We are in our sixth year of full-timing in this coach. I’m completely baffled by something that’s come up. When connected to city water, 3-5 gallons of water is bleeding into the gray tank over an eight-hour period. We have three sinks and a shower with no leaking faucets. I don’t see any other connections to the gray tank. I saw something online that mentioned the fresh water fill valve bleeding, but I don’t see how this could be connected to the gray tank. —Blane, 2016 Holiday Rambler Endeavor 40DP
From what I can see on all the used RV sites and forums, your HR has only one gray water tank that has a capacity of 75 gallons, and one black water tank with a capacity of 50 gallons. The shower is typically the main drain for the gray water, and the toilet is for the black. However, not all sinks dump into the gray water tank due to the location and plumbing difficulties around the outriggers and risers in the foundation. That being said, it’s hard to tell which sinks go to the gray water tank.
Figuring out what sink drains where
When you are connected to an outside pressurized water source, the city water connection in the service compartment has a cold water line that goes to the onboard pump supply and then “T’s” around it and connects with another “T” on the outgoing supply line from the pump. This supplies pressurized water to all the cold faucets as well as the water heater. There is some back pressure to the onboard water pump from the outlet side when connected, which is held with a check valve on the water pump. If the valve leaks due to calcium or lime, or just gets weak, water will backflow into the fresh water tank. So that would not get to the gray water tank.
The shower drains directly into the gray water tank as well as some of the faucets. Below is a 3D schematic of a Winnebago unit that has one gray and one black water tank. You can see how the plumbing goes to the tank.
This is not identical to your plumbing setup. However, I don’t think there is any way a line from the city water system can backflow anywhere to fill the gray water tank. Either the shower or one of the faucets have to be leaking to get to the gray water tank.
How to tell if your RV’s faucets are leaking
One of the best ways to tell if you have a faucet leak on any of the sinks or showers is to put fresh water into the tank, turn on the onboard pump, and listen for the pump to cycle. If all the valves are shut off, there should be constant pressure in the lines and the pump will not run. If there is a leak anywhere, the pump will “cycle” on and off and then you know there is a leak.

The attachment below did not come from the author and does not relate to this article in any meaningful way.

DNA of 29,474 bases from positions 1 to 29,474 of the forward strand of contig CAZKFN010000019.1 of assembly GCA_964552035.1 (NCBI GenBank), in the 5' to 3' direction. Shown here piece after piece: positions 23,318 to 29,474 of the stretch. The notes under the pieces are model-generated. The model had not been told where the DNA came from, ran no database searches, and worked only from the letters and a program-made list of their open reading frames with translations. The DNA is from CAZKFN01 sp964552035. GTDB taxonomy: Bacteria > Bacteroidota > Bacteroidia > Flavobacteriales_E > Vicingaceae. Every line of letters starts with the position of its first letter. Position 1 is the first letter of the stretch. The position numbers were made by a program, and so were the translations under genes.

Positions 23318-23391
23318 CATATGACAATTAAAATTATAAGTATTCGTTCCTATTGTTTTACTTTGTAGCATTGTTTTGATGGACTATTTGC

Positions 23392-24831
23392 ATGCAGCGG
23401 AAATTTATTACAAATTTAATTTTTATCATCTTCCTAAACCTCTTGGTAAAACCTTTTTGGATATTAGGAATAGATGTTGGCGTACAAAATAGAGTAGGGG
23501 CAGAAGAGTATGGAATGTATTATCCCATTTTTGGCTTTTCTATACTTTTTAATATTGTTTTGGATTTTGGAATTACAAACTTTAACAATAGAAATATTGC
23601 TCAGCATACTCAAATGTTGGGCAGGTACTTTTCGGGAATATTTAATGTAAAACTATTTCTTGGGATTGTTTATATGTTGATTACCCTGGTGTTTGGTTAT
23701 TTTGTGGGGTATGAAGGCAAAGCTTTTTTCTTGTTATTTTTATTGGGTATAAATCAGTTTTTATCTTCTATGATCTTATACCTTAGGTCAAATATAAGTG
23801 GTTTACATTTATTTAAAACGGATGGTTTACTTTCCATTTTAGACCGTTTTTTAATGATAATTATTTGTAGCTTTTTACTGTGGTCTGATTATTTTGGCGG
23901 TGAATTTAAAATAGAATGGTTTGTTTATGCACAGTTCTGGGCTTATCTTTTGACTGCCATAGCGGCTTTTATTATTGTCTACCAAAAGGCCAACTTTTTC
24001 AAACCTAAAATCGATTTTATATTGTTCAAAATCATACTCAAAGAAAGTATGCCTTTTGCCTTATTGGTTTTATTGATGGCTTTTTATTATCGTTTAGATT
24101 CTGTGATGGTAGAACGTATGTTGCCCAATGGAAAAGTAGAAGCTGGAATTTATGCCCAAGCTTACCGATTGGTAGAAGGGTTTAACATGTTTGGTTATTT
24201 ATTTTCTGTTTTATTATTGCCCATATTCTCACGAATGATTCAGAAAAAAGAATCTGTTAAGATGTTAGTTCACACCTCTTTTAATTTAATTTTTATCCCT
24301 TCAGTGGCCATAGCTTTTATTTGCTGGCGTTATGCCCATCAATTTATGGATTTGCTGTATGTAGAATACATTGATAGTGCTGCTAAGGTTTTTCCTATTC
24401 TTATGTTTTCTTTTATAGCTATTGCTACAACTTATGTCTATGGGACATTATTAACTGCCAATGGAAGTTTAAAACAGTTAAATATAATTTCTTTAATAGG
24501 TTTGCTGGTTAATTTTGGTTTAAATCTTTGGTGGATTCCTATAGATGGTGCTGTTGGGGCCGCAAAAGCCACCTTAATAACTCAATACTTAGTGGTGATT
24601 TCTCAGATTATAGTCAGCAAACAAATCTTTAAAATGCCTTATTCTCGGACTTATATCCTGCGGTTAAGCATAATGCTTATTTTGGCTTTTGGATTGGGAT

I would also plug all the drains in sinks and even the shower with a rag or towel and actually take off the shower drain screen and plug the drain a couple of inches below the surface. If the shower handle has bad washers, it could leak and travel down the inside of the wall and go into the shower pan and down the drain and would not be noticed. If you plug the lower part of the drain, the water will pool in the basin.
One last item to check: If you have a gray water tank flush valve that can be supplied by the city water connection, the valve could be stuck. Typically there is only a black water flush valve and it has its own connection. However, I have seen stranger things!
You might also enjoy this from Dave
Why is my gray water tank leaking and how do I fix it?
I have a 2006 Coachman Epic. The gray water tank is leaking from the bathroom only. How can I get to it and fix it? —David
Dave Solberg is a leading expert in the RV industry and the author of the “RV Handbook.”
Read more from Dave here.
HAVE A QUESTION FOR DAVE?
We have started a new forum link for Ask Dave. Please be as brief as possible. Attach a photo or two if it might help Dave with his response. Click to visit Dave’s forum. Or send your inquiries to him using the form below.